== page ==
• API_PATH contains the api-path of the central server

  • PORT contains the port to which the central server listens

HOST, PORT and API_PATH are going to be changed in a future release of Vantage as the containers lose their internet connection. They will communicate by proxy to the central server.

Algorithms

In the previous section we created the node- and central-algorithm. In order to read the input, write the output we need another part of code. This can be seen as the main entry point for both the algorithms. It should handle the following:

  1. Read/app/input.txt, extract method, args and kwargs

    1. In case of the central algorithm the /app/token.txt needs to be read. This allows the central algorithm to post tasks back to the server. Note: This is subject to change.

  2. Execute method (using parameters) specified in /app/input.txt

  3. Write output from the method to /app/output.txt

This main entry point script could be very similar for different algorithms.

Then we need one final piece of code. The master_algorithm is responsible for creating (node_algorithm) tasks at the server, and for retrieving the results of these tasks. After this has been done, the central_algorithm method can run to compute the global mean. The project should look as follows now:

main.py
average.py
main.py
import json
import os
from .average import node_algorithm, master_algorithm
# read input from the mounted inputfile
info("Reading input")
with open("app/input.txt") as fp:
input_ = json.loads(fp.read())
# determine function from input, summarize is used by default.
# and get the args and kwargs input for this function
method_name = input_.get("method","summary")
method = {
"node": node_algorithm,
"master": master_algorithm
}.get(method_name)
if not method:
warn(f"method name={method_name} not found!\n")
exit()
args = input_.get("args", [])
kwargs = input_.get("kwargs", {})
# call function
if method_name == "master":
info("Reading token")
# This is subjected to change in a future release (!)
with open("app/token.txt") as fp:
token = fp.read().strip()
info(token)
output = method(token, *args, **kwargs)
else:
output = method(*args, **kwargs)
# write output to mounted output file
info("Writing output")
with open("app/output.txt", 'w') as fp:
fp.write(json.dumps(output))
average.py
import pandas
from pytaskmanager.node.FlaskIO import ClientContainerProtocol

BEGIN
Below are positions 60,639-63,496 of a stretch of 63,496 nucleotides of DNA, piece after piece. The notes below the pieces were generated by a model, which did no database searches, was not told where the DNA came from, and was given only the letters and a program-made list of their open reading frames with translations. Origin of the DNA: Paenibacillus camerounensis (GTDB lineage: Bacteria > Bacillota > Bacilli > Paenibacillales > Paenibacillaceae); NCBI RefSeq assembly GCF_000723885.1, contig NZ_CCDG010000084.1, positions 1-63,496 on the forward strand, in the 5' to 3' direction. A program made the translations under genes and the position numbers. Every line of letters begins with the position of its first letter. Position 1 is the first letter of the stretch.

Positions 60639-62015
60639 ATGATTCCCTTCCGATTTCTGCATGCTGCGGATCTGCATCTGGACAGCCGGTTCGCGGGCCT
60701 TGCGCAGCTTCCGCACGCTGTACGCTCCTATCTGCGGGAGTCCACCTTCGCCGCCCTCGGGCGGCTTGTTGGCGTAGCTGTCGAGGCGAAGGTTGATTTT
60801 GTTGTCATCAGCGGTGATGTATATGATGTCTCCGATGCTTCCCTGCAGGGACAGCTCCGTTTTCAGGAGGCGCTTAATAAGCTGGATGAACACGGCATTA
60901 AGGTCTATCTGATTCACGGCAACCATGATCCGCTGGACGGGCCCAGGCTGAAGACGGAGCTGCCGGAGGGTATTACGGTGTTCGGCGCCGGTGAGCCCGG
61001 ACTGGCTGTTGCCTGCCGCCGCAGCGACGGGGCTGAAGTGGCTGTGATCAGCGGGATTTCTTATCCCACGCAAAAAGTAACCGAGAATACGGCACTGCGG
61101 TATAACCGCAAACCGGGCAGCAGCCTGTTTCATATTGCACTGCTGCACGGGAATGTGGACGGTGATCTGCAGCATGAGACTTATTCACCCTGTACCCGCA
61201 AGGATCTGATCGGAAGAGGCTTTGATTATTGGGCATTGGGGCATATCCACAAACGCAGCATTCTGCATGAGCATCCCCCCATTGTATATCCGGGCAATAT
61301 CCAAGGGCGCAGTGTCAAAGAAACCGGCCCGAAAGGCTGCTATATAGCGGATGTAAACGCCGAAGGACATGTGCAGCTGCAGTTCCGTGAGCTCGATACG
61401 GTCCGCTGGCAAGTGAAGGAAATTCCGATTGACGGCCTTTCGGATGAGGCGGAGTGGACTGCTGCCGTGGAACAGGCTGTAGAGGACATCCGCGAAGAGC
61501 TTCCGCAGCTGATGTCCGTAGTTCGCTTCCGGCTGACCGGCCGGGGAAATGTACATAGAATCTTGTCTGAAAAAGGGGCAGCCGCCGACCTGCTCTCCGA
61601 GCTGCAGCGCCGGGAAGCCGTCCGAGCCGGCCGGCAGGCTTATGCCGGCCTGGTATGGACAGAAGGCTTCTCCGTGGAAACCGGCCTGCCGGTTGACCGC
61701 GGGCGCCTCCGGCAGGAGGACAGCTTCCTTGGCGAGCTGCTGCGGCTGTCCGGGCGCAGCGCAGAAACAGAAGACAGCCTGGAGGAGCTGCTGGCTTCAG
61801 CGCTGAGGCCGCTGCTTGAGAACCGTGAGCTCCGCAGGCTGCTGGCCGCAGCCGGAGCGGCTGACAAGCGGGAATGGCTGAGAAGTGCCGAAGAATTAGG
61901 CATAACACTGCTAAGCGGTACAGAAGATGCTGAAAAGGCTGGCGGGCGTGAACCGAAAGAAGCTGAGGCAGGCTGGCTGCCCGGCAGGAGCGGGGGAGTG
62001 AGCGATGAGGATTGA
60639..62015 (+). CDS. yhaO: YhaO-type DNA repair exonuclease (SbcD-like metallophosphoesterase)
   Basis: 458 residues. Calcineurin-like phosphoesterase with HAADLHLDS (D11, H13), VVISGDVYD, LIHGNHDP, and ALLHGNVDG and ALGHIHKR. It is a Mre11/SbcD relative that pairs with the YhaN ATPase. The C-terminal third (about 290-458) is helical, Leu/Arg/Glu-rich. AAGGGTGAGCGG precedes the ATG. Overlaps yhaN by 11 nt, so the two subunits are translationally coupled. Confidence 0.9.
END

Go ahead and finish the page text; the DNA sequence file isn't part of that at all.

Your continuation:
def master_algorithm():
# setup communication client, Note this is subjected to change
client = ClientContainerProtocol(
token=token,
host=os.environ["HOST"],
port=os.environ["PORT"],
path=os.environ["API_PATH"]
)
# define inputs
input_ = {"method": "node","args": [],"kwargs": {}}
# create tasks at the server
task = client.create_new_task(input_)
# poll for results
task_id = task.get("id")
task = client.request(f"task/{task_id}")
while not task.get("complete"):
task = client.request(f"task/{task_id}")
time.sleep(1)
# obtain and format results
results = client.get_results(task_id=task.get("id"))
results = [json.loads(result.get("result")) for result in results]
# run and return central algorithm
return central_algorithm(outputs)
def central_algorithm(node_outputs):
global_sum = 0
global_count = 0
for output in node_outputs:
global_sum += output["sum"]
global_count += output["count"]
return {"average": global_sum / global_count}
def node_algorithm(path, column_name="numbers"):
# extract the column numbers from the CSV
numbers = pandas.read_csv(path)[column_name]
# compute the sum, and count number of rows
local_sum = numbers.sum()
local_count = len(numbers)
# return the values as a dict
return {
"sum": local_sum,
"count": local_count
}

Note that if we obtain the results we use the key result which we do not supply in the return values of the functions (e.g. node_algorithm). This key is added by the node if the results are send back to the server.

Dockerize distributed algorithm

In this final step, the algorithm is dockerized and pushed to a registry from which the nodes can retrieve the algorithms. Add the following file to the project:

Dockerfile
requirements.txt
Dockerfile
# basic python3 image as base
FROM python:3
# install dependancies of the algorithm
COPY requirements.txt /app/requirements.txt
RUN pip install --no-cache-dir -r /app/requirements.txt
# copy all local files to the image
COPY . /
# execute algorithm in the container
CMD ["python", "./main.py"]
requirements.txt
pandas >= 0.24.0rc1
ppdli

Now a docker-image can be created from our project using this docker-recipe, and we can push it to the registry.

docker build -t docker-registry.distributedlearnin.ai/dmean .
docker push docker-registry.distributedlearnin.ai/dmean